March 2, 2006


   Home Page

 News & Features


 Columns & Opinions

   Publisher's Note





 Pop Culture



   Video Games
   CD Reviews




   Grazing Guide



   Music Roundup

   Live Music/DJs

   MP3 & Podcasts





 Find A Hippo




   View Classified Ads

   Place a Classified Ad




 Contact Us

   Hippo Staff

   How to Reach The Hippo

 Past Issues

   Browse by Cover

Manchester Publisher's Note: Movies matter

For nearly a decade, Manchester has been trying to attract a downtown movie theater.

Most downtown boosters believe that a theater would bring more people downtown, helping support all sorts of other business, such as retail, restaurants, nightlife and real estate.

Unfortunately, itís very unlikely that one of the large theater chains would open a theater downtown. For starters the Regal Cinema Group controls three theaters on the outskirts of the city. Itís also the countryís largest theater chain. This means that movie distributors, such as Universal and Fox, are unlikely to provide mainstream films to a downtown theater in competition with Regal. Itís also unlikely that Regal itself would open a theater downtown. It doesnít need to and stock owners have been draining cash from the chain in the form of large dividend payments. So large, in fact, that Regal has gone into debt to make them. Clearly, Regal is not in an expansion mode. Many Wall Street investors think that future growth in theaters is unlikely due to the growth of other entertainment options, such as video games, so thereís not much pressure for Regal to open new theaters.

All this means that if Manchester is to get a theater itís going to have to be a local group that invests in it and itís going to have to show smaller-budget, independent films that arenít able to show their films at Regal. Wilton Town Hall Theater in Wilton does this successfully, as does the Music Hall in Portsmouth and the Colonial Theater in Keene. However, Manchester doesnít have an old theater like Wilton, Portsmouth and Keene. The Palace is a repertory theater and all booked up with plays ó and thatís an excellent thing. Itís not a place we can show movies on a regular basis.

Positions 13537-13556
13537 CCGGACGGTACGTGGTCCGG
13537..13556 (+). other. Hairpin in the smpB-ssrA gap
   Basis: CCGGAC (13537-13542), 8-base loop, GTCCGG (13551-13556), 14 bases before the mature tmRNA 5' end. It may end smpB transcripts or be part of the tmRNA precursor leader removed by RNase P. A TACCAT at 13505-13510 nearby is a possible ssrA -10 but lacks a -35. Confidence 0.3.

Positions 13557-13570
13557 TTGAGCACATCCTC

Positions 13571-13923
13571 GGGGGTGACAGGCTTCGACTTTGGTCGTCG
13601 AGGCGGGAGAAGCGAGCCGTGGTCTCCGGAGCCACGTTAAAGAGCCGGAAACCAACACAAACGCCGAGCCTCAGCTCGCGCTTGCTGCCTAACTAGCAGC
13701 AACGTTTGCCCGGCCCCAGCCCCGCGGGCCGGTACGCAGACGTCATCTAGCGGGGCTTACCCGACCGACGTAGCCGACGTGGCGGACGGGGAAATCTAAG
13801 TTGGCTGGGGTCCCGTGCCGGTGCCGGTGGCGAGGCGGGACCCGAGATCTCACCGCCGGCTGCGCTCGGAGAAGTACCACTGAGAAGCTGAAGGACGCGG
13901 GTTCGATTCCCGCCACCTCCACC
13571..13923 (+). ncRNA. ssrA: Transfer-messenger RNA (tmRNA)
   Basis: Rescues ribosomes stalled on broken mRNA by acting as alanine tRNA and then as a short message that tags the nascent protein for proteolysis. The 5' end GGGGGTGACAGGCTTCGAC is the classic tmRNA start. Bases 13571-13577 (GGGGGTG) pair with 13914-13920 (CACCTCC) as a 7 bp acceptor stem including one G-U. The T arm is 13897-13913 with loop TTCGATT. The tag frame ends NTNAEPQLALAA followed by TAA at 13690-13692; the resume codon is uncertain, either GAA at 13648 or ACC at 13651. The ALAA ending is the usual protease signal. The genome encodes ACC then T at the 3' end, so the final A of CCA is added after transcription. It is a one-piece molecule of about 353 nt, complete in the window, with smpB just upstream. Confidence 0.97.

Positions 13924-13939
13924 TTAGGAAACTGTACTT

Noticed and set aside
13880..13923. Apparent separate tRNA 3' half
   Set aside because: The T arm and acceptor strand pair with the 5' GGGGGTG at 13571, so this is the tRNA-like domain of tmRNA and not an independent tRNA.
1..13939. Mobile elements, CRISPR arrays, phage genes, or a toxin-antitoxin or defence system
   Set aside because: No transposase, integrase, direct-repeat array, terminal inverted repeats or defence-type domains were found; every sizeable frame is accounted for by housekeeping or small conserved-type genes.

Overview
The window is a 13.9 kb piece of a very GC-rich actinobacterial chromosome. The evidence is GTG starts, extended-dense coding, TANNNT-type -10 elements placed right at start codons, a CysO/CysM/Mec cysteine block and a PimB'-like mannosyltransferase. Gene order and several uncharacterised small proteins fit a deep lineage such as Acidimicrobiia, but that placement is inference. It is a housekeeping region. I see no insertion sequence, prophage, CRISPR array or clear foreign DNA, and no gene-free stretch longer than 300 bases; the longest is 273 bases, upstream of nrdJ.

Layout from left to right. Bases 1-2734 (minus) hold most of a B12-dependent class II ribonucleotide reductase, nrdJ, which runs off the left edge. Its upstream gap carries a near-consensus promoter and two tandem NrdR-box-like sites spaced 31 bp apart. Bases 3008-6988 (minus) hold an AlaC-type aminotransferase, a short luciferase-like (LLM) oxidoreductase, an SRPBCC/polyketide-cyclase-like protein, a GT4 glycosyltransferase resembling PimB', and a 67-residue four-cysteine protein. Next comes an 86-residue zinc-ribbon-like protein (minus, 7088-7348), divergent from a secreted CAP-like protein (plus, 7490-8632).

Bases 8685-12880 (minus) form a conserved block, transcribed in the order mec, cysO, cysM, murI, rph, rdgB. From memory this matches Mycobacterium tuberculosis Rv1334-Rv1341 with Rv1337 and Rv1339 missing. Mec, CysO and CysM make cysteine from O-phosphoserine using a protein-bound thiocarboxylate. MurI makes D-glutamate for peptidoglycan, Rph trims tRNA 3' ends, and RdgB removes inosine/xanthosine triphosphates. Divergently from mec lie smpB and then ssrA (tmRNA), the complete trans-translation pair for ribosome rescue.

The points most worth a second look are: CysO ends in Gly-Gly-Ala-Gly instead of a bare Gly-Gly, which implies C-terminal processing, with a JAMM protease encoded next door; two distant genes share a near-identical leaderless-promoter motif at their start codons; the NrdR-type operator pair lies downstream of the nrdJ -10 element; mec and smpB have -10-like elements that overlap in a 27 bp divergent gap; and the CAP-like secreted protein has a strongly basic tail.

A model for Manchester may exist in Newburyport. There, a one-screen theater is run in a storefront called the Screening Room. Itís likely not all that profitable, but it works. It brings people from all over northern New England into Newburyport. After or before the movie, they eat in local restaurants and shop in local retail. Itís also another amenity that attracts business and a highly educated workforce in conjunction with other arts and entertainment services, such as restaurants and parks.

Itís true that a small one-screen theater wouldnít bring the thousands of people downtown a large multiplex theater would, but it would certainly be another piece to enhance the entertainment puzzle of downtown.

This is the kind of project that a small group of volunteers could help make happen with the help of InTown Manchester, the visitor and convention bureau and Manchester city government development office.
If anyone is interested in getting something like this started, please give me a call at 625-1855, Ext. 21 or e-mail at


If you havenít come across the radio show Chat Ďn Chew on WTPL (107.7 FM), you should take the time to listen every Sunday at 9 a.m. Itís a great local show featuring local restaurants and foodies. Our own Amy Diaz is on each week.

Under pressure from Wall Street, many radio companies have replaced local programming with national talk show hosts and bland music. This trend makes it more important for us listeners to support local programimng when we can find it. Chat ní Chew is one of those great programs.

Comments?†Thoughts? Discuss this article and more at